Being late can make you look fashionable. Being late can make you look rude. Being late can make you pregnant. And in Brazil, being late can make you one of the locals.
So you are invited to a party (I know, it’s your lucky day), and the host tells you that their Super Saturday Football Best Barbecue Party Ever Yay! is scheduled to begin at 14:00 (that’s 2:00PM) – what time do you arrive? A bit on the early side? Right on time? A little late? About an hour late? A couple of hours late? Go have dinner, watch the last game of the day, and then show up? Don’t go at all because you can’t help but embarrass yourself in social settings?
Please take mental note of your answer.
Did you select somewhere between “early” and “about an hour late”? If you did, you’re lucky this has been a heavily controlled dry run of said social situation, because you just made yourself and the host incredibly uncomfortable (like when you need to ask for a plunger at someone’s house).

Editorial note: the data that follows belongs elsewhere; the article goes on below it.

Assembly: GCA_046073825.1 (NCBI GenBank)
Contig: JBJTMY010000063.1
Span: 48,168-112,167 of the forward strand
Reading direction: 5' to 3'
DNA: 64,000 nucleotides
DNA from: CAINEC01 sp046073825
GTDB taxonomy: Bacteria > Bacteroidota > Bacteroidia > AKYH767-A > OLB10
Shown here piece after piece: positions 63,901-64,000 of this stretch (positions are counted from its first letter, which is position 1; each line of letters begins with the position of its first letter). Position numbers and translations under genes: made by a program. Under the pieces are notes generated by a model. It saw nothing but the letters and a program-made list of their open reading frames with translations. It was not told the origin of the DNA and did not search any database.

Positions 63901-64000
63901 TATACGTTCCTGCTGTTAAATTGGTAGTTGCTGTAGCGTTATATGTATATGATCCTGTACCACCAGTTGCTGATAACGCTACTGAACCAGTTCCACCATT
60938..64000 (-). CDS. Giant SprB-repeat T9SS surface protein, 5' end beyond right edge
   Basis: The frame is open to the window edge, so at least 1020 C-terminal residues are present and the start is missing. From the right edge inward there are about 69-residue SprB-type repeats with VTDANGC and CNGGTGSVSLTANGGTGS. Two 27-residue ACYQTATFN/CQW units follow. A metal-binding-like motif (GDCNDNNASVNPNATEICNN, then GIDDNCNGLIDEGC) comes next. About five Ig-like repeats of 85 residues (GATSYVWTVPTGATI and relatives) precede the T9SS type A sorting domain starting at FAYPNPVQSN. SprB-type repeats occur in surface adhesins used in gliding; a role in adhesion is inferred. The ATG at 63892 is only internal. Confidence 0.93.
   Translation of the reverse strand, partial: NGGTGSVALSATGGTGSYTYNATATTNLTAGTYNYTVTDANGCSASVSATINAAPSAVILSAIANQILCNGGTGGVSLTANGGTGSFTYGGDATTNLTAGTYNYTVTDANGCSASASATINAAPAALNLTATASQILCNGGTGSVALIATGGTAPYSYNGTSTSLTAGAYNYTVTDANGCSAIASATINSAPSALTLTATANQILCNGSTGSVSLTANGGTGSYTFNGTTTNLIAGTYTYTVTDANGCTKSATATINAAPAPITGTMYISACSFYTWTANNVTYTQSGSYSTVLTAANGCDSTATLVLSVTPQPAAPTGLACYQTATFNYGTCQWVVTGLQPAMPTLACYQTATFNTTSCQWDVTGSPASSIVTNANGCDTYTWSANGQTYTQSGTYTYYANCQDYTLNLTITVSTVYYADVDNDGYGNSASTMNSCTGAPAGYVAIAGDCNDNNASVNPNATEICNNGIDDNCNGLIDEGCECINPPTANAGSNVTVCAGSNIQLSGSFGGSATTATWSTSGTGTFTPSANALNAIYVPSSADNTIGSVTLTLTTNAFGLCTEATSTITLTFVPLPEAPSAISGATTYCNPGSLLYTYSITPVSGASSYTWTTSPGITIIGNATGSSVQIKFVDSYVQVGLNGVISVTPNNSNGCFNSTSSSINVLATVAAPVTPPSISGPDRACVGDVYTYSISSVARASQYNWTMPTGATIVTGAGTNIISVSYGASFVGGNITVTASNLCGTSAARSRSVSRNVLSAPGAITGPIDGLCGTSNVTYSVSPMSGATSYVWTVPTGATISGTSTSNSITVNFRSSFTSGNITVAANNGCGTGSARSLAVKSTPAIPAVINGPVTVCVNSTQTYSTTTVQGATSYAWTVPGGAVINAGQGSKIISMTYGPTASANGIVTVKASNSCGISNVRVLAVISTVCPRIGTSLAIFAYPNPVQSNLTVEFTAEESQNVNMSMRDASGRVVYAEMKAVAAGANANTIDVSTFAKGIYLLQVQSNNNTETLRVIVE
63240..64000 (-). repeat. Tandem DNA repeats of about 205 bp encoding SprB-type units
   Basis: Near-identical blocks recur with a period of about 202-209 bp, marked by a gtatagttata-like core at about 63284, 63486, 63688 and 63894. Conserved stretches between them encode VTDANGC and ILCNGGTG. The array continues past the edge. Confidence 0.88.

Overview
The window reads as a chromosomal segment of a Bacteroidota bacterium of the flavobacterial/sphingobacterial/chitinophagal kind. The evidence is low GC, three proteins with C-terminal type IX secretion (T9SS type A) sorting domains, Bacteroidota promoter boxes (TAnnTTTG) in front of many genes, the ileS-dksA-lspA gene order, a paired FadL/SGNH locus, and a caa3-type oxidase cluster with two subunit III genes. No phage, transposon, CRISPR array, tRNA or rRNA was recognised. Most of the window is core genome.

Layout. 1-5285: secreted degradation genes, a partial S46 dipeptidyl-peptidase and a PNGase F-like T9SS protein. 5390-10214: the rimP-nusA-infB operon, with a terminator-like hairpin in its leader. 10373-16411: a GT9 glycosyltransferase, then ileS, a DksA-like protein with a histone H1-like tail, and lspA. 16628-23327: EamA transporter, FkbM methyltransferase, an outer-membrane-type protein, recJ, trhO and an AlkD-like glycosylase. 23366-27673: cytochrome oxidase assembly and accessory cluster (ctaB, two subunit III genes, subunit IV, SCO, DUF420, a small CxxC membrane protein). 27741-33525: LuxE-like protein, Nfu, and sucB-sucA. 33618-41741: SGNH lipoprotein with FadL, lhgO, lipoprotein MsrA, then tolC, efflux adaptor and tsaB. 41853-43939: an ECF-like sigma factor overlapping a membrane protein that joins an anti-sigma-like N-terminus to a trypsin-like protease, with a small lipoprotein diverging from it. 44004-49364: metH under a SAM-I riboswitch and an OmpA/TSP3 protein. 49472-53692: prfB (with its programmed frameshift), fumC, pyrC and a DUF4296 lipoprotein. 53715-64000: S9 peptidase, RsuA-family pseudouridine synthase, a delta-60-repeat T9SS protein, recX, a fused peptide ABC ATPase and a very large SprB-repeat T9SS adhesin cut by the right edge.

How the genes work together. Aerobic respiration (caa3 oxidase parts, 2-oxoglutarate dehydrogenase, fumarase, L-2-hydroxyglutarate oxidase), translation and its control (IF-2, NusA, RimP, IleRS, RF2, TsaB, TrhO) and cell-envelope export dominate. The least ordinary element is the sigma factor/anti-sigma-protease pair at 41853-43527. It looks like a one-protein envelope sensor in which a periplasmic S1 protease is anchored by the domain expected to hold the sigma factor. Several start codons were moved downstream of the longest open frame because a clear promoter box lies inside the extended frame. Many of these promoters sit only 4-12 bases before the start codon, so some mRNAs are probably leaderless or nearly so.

Guests don’t (and are not expected to) arrive until well after the designated start time unless they are hoping to catch the host still showering or finishing up the previous night’s novela.
For example, today I am invited to a churrasco (a Brazilian BBQ, but more awesome than you think).
The official start time of this event is exactly an hour ago. I recently spoke to a friend regarding his expected arrival time, and apparently he has yet to get out of bed – after which he plans to eat something, maybe workout and then of course get ready.
When he finally shows up nobody will question his tardiness. Why?
Because he isn’ttardy.
You see, Brazilian social events are like women, sometimes they tell you one thing, but you are really meant to understand another. Like when you’re told, “sure, go drinking without me (stay home and watch a movie with me)” or, “no, nothing’s wrong (I am irate)”.
next time if you are ever invited to meet a Brazilian somewhere just remember:
- “I’m on my way” = “I’ll be there in an hour or two”
- “Starts at noon” = “arrive at four”
Don’t forget what on-time at a Brazilian university entails.